Montreal police kill man suspected in three random shootings
Two days of fear and bloodshed in Montreal ended with a police shootout early Thursday morning, after officers burst into a suburban motel room and killed the man suspected of having randomly shot three people.
Abdulla Shaikh, 26, whom police believe responsible for the shooting deaths in Montreal and Laval on Tuesday and Wednesday, was pronounced dead at the scene after a police raid at the Motel Pierre in the borough of Saint-Laurent around 7 a.m. .
The man was holding a firearm when officers entered his room with a warrant, and he was hit by at least one projectile, according to Guy Lapointe, spokesman for the Bureau of Independent Investigations (BEI), which is investigating police-related injuries and deaths. shootings in Quebec.
Among the victims were a hospital employee, a young skateboarder and the father of a well-known boxer.
It appears that Mr. Shaikh had no connection with his alleged victims and that he chose them at random, said Sergeant Audrey-Anne Bilodeau, spokeswoman for the Sûreté du Québec (SQ), who took in charge of the three other investigations into the deaths of the Montreal police. police. He would have acted alone, without any link to organized crime and would have been the subject of police interventions linked to episodes of mental health, she added.
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Provincial police declined to say what type of firearm Shaikh used or how he obtained it, citing their investigation.
At the time of the shooting, Mr Shaikh was facing outstanding charges of assault, sexual assault and stalking, dating back to 2016.
In 2015, he was charged with disturbing the peace, criminal harassment and mischief. Those charges appear to have been dropped after a postponement related to COVID-19. The overlapping charges of non-compliance were also withdrawn.
In 2018, he was charged with mischief. After a mental examination, he was found not criminally responsible.
This week’s killings began in a bus shelter on Tuesday night when Mr Shaikh allegedly shot André Fernand Lemieux, 64, the father of professional boxer David Lemieux.
“It is an incomprehensible and gratuitous act that was committed and it is now up to the police to investigate to try to understand,” said Andréanne Lambert, communications coordinator for the management of the Eye of the Tiger (which represents David Lemieux). , said in an email.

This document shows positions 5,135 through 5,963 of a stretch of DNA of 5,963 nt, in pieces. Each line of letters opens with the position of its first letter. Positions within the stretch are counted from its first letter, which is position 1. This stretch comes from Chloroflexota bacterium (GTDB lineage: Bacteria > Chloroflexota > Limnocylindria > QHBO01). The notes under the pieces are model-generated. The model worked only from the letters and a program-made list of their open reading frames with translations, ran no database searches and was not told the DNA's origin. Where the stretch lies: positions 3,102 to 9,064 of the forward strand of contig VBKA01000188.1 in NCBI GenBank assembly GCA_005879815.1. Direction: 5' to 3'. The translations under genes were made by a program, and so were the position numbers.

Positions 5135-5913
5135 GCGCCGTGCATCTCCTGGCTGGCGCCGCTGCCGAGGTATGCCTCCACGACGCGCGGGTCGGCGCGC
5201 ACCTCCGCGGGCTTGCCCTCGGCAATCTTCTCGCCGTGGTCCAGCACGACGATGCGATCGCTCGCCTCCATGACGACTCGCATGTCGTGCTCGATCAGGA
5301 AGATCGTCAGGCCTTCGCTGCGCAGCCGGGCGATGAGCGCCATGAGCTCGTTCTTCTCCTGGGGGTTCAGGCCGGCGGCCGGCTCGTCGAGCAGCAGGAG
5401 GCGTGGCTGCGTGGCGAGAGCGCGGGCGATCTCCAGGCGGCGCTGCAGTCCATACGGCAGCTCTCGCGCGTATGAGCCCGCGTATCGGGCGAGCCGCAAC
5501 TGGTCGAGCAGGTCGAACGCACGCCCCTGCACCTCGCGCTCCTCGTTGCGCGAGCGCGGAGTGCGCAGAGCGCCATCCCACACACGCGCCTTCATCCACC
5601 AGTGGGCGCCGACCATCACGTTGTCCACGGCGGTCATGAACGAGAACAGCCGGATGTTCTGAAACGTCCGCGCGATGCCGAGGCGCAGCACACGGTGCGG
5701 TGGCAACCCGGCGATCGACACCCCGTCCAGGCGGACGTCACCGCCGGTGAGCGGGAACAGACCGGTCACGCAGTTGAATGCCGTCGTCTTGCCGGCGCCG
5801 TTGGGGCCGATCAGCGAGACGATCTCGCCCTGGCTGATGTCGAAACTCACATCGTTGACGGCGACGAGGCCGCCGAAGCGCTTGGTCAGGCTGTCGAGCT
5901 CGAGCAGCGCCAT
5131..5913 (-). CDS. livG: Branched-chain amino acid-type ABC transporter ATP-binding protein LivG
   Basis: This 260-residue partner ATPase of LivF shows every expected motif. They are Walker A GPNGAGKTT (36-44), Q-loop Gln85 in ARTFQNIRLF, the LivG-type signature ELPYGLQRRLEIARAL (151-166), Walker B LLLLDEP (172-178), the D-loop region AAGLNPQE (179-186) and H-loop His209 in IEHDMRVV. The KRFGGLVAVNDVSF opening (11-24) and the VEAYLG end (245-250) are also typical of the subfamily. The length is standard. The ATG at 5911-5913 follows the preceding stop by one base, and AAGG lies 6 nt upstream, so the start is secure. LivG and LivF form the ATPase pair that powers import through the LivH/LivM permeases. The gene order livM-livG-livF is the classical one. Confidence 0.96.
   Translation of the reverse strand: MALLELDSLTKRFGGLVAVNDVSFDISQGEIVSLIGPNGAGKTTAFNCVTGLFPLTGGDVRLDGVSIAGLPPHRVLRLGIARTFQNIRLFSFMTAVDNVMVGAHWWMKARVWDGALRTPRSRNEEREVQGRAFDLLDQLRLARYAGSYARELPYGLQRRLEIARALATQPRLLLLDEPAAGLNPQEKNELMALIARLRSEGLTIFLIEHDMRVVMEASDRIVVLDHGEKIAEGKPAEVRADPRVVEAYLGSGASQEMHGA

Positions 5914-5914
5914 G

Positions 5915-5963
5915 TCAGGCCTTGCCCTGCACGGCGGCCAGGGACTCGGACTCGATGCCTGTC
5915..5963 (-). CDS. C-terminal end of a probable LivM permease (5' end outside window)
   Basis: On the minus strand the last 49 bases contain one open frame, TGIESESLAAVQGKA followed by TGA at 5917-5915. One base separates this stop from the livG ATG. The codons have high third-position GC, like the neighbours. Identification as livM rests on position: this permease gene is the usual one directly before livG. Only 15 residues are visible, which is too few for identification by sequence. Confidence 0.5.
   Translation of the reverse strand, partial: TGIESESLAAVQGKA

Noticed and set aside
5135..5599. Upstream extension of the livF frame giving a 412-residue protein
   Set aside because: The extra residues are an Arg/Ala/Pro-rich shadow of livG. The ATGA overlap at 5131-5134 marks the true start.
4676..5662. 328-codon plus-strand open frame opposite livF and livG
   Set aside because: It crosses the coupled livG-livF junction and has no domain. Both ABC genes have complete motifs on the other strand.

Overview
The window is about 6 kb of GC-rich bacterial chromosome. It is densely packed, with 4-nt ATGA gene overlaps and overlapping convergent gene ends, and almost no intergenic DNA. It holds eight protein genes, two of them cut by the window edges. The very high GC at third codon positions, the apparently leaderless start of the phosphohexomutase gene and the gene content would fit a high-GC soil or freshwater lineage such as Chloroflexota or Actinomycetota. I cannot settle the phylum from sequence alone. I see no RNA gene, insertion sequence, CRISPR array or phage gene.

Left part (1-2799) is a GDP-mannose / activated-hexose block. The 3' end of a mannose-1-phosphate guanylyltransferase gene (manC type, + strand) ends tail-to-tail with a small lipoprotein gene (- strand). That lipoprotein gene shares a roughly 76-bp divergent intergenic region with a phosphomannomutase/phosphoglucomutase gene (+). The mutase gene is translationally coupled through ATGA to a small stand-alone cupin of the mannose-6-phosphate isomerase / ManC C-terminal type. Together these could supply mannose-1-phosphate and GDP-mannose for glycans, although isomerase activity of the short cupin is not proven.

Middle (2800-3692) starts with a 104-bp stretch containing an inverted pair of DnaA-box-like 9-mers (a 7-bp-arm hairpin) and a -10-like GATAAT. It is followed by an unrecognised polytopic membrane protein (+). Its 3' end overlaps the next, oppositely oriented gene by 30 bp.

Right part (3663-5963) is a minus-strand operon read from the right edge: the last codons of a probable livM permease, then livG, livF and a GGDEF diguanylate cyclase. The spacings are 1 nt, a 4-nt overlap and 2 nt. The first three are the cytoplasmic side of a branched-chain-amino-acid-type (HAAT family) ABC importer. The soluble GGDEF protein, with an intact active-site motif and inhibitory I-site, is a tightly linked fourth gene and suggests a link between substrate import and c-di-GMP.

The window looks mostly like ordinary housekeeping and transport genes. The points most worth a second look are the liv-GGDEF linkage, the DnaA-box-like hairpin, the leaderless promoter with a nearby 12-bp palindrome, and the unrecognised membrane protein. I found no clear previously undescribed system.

Just over an hour later, in a nearby neighborhood, police believe Mr Shaikh shot and killed Mohamed Salah Belhaj, 48, a crisis worker at a local psychiatric hospital.
A third man was killed in nearby Laval, apparently at random, around 9:30 p.m. Wednesday. Witnesses said the 22-year-old victim, Alexis Lévis-Crevier, was skateboarding at the time of the shooting.
Laval resident Saed Reyad was sitting outside his home with his son when he heard gunshots, but he didn’t realize how close they were until he saw sparks in the air. His wife later said she saw the shooter reach out to point his gun. Mr. Reyad also saw the man shoot in the air and then heard tires screeching.
The body lay in the street for hours, surrounded by a pool of blood. The fact that the killer was targeting random people made Mr. Reyad’s close contact with violence all the more disturbing.
“I was shaken – my heart was racing,” he said. “It could have been us.”
At the Motel Pierre on Thursday, flanked by a strip mall and a mosque along a large boulevard in an outlying neighborhood of Montreal, police marked the site of the BEI investigation with duct tape. Mr Lapointe, the spokesman, said he did not know if Mr Shaikh had opened fire before he was shot in the raid, but said the suspect was holding a gun when officers entered in the room.
Montreal Mayor Valérie Plante praised police in a statement on Twitter Thursday, writing that “the last 48 hours have been trying for everyone.”
“Once again, our police officers demonstrate their efficiency and dedication to the safety of Montrealers,” she said.
Also on Thursday, the federal government announced $41.8 million in funding to the Quebec government to prevent gun and gang violence. In a press release, the mayor called it “a strong signal of the commitment of the two levels of government to support the efforts of our metropolis to prevent armed violence”.
“We hope that the funds allocated to Montreal will allow us to strengthen our capacity, the capacity of the SPVM [Montreal police]and the ability of community organizations to support young people by providing nurturing and safe environments that distance them from violence,” she added.
According to Ted Rutland, associate professor of geography, urban planning and environment at Concordia University, the series of shootings by an apparently mentally ill man with a long criminal record shows the failure of governments to properly support people with dementia. mental illness.
“If you look at the circumstances of that person’s life and the multiple opportunities to provide that person with support to live a better life and not harm others, it’s a failure,” he said. “We are overfunding the police and massively underfunding all the other things we need to keep each other safe.”
With a report from The Canadian Press
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